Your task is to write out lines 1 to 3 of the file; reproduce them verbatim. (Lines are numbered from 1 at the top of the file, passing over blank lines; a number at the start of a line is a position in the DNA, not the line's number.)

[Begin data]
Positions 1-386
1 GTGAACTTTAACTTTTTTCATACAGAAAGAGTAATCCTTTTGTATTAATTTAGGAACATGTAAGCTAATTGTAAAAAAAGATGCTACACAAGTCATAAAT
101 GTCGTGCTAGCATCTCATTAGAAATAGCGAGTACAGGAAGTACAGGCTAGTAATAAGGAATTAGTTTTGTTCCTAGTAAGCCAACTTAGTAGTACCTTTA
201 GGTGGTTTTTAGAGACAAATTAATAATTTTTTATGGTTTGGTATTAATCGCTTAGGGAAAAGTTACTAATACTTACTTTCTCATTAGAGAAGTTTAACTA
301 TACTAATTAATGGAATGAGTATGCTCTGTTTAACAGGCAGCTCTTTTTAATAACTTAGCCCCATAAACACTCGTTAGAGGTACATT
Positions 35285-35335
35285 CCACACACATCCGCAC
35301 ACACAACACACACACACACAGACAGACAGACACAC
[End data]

Positions 1-386
1 GTGAACTTTAACTTTTTTCATACAGAAAGAGTAATCCTTTTGTATTAATTTAGGAACATGTAAGCTAATTGTAAAAAAAGATGCTACACAAGTCATAAAT
101 GTCGTGCTAGCATCTCATTAGAAATAGCGAGTACAGGAAGTACAGGCTAGTAATAAGGAATTAGTTTTGTTCCTAGTAAGCCAACTTAGTAGTACCTTTA